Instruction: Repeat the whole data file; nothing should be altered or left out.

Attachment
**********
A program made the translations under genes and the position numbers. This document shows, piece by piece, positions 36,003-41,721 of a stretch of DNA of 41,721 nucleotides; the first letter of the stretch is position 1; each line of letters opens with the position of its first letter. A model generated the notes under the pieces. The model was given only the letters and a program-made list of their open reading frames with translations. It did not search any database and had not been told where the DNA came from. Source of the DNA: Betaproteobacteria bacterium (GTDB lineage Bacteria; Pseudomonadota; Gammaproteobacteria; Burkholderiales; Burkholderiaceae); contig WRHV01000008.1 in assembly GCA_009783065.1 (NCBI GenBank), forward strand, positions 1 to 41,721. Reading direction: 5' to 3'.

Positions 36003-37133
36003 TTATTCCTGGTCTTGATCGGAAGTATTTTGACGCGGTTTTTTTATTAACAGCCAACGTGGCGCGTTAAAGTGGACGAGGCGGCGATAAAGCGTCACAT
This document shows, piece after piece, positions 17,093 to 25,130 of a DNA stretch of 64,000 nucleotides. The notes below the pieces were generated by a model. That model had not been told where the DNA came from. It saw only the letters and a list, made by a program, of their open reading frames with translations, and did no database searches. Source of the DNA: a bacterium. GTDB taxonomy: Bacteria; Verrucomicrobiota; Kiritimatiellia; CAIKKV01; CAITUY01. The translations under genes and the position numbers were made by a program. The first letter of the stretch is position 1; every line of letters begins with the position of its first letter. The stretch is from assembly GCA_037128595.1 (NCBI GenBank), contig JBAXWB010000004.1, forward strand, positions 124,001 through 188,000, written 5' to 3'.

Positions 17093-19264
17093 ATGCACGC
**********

A program made the translations under genes and the position numbers. This document shows, piece by piece, positions 36,003-41,721 of a stretch of DNA of 41,721 nucleotides; the first letter of the stretch is position 1; each line of letters opens with the position of its first letter. A model generated the notes under the pieces. The model was given only the letters and a program-made list of their open reading frames with translations. It did not search any database and had not been told where the DNA came from. Source of the DNA: Betaproteobacteria bacterium (GTDB lineage Bacteria; Pseudomonadota; Gammaproteobacteria; Burkholderiales; Burkholderiaceae); contig WRHV01000008.1 in assembly GCA_009783065.1 (NCBI GenBank), forward strand, positions 1 to 41,721. Reading direction: 5' to 3'.

Positions 36003-37133
36003 TTATTCCTGGTCTTGATCGGAAGTATTTTGACGCGGTTTTTTTATTAACAGCCAACGTGGCGCGTTAAAGTGGACGAGGCGGCGATAAAGCGTCACAT
This document shows, piece after piece, positions 17,093 to 25,130 of a DNA stretch of 64,000 nucleotides. The notes below the pieces were generated by a model. That model had not been told where the DNA came from. It saw only the letters and a list, made by a program, of their open reading frames with translations, and did no database searches. Source of the DNA: a bacterium. GTDB taxonomy: Bacteria; Verrucomicrobiota; Kiritimatiellia; CAIKKV01; CAITUY01. The translations under genes and the position numbers were made by a program. The first letter of the stretch is position 1; every line of letters begins with the position of its first letter. The stretch is from assembly GCA_037128595.1 (NCBI GenBank), contig JBAXWB010000004.1, forward strand, positions 124,001 through 188,000, written 5' to 3'.

Positions 17093-19264
17093 ATGCACGC